Laura Munaro, GESS
GESS believes learning any language should be meaningful to the child.
“At GESS, we encourage our students to deepen their roots and find their wings through the acquisition of languages and the understanding of different cultures. From Grade 1 we offer the IB curriculum delivered in English, or the German curriculum delivered in German. Starting in August 2018, we will be offering a German-English bilingual track in Kindergarten. In order to support our multicultural community, GESS also offers a Language Enrichment Programme (LEP) in more than 10 languages such as Danish, Dutch and Mandarin to help students maintain fluency in their mother tongues. Our students have displayed confidence in communicating and a well-developed sense of global citizenship. This is supported by language learning and displayed through collaborations such as the bilingual opera, Snow Queen, which our English and German-speaking pre-primary students worked together on for their final exhibition. We believe that learning any language should be meaningful to the child and integrated into daily life. As partners in their children’s language development, we encourage parents to talk to their children, share experiences, ask questions and support their children’s answers and interests. If children are interested and motivated, they will never be bored with learning languages.”
Alan Fu, Hillside World Academy
Hillside believes that success in today’s globalised world calls for more than just the acquisition of knowledge in any one language.
“In HWA, the children are true bilinguals. All subjects and activities are conducted in both English and Chinese and we have an English teacher and a Mandarin teacher stationed within class at all times along with language support programs to support children through their learning path. Success in today’s globalised world calls for more than just the acquisition of knowledge in any one language. As such, Hillside World Academy offers a dual-language immersion programme and a multi-cultural environment from the earliest stages of a child’s education. Our students have the best possible head start to becoming a thinking global citizen and a caring bilingual world leader.”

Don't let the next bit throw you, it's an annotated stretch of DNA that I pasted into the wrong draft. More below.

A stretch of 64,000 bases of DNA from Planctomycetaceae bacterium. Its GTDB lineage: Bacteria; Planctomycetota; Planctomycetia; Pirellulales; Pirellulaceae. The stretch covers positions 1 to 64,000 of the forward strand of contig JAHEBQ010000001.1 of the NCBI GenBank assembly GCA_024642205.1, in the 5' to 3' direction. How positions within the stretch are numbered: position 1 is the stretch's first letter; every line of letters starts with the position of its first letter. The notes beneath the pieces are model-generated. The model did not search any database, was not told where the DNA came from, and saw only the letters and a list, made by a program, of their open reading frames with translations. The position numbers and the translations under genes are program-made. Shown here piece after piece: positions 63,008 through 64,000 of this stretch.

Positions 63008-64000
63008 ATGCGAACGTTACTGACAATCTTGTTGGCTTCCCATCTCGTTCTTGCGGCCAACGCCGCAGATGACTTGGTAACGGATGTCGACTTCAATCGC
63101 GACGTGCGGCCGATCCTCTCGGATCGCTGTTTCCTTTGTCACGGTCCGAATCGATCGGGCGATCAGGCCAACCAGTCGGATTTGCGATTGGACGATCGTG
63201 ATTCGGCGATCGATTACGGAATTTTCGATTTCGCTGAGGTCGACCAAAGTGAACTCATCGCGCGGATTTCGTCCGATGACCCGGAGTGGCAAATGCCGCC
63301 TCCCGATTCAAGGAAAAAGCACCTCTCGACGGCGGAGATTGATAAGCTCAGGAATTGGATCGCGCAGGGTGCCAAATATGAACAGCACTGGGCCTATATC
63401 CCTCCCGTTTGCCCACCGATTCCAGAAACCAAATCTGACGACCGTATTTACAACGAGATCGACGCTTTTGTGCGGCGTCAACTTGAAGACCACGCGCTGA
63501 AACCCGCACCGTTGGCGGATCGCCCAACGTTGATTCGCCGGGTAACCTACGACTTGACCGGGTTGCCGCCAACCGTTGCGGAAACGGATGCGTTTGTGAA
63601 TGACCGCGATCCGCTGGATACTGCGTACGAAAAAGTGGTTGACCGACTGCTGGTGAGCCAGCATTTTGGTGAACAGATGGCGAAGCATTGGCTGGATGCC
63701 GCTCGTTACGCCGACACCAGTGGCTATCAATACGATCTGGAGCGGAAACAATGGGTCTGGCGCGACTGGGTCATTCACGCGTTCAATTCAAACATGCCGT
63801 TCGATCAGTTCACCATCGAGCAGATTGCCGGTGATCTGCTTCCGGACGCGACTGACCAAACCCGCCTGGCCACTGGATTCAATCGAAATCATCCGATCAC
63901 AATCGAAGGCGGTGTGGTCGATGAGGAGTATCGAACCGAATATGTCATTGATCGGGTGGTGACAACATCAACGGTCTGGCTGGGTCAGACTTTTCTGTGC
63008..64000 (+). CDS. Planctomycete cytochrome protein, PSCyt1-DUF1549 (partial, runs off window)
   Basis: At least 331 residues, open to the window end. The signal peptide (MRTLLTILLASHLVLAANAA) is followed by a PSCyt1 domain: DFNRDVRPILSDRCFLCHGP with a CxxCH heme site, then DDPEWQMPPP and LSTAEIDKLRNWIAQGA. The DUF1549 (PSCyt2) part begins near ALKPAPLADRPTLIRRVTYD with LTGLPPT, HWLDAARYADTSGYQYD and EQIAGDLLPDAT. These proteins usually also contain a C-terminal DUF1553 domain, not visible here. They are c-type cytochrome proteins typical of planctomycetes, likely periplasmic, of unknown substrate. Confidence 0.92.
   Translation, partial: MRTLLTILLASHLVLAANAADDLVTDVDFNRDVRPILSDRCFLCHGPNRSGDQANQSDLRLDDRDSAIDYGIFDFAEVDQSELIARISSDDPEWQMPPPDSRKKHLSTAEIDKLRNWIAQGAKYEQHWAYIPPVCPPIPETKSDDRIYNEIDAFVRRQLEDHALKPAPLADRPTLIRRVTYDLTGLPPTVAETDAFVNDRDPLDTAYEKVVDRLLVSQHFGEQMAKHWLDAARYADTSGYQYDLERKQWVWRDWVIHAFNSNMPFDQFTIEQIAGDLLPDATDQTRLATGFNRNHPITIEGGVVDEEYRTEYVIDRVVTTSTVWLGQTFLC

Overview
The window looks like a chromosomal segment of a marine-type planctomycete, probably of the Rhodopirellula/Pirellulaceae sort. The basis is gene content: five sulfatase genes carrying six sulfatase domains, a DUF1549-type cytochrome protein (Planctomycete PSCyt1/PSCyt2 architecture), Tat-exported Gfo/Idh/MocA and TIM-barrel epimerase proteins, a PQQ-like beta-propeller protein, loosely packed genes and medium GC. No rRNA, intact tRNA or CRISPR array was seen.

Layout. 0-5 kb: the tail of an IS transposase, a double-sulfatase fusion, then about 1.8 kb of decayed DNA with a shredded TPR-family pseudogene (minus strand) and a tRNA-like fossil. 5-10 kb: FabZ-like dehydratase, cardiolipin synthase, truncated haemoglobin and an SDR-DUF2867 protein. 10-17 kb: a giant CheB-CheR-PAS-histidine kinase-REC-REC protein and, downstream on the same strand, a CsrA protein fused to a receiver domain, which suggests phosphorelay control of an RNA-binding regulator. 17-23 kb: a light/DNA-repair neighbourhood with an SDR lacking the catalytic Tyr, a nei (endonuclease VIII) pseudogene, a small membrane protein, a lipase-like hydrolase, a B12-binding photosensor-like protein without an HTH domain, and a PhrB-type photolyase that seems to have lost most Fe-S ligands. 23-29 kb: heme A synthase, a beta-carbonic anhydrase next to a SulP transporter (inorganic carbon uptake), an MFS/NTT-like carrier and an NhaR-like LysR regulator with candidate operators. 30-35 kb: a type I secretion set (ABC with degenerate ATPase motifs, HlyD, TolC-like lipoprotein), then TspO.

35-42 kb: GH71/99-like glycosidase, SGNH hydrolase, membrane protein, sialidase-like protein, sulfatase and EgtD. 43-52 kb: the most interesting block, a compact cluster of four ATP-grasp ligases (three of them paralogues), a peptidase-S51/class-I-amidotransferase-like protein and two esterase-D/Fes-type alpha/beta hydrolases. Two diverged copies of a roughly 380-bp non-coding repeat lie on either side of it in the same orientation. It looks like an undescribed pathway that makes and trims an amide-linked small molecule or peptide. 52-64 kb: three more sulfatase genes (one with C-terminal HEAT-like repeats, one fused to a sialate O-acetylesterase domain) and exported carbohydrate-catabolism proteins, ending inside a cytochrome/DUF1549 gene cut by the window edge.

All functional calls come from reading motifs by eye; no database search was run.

Xiomara Cruz, Stamford American International School
Stamford American International School grooms its students to become bilingual, biliterate and bicultural.
“Research indicates that students are able to achieve a high level of language proficiency when there is a long-term commitment to the language that wants to be acquired and when that language becomes the medium of instruction. In Stamford’s English/Mandarin Bilingual Program, our students have the opportunity to access content in some subject areas through the use of both languages (50% in English/50% in Mandarin). In addition, students in the bilingual program enjoy a daily foreign language block focused on obtaining proficiency in all language domains. Students in the bilingual program (PreK-G5) are taught the same curriculum as monolingual classes with the only difference being the language of instruction. We believe children raised as bilingual will become global citizens of the world as it helps them learn and communicate with others, especially in a global community like Stamford with over 65 nationalities.”
Top image courtesy of EtonHouse.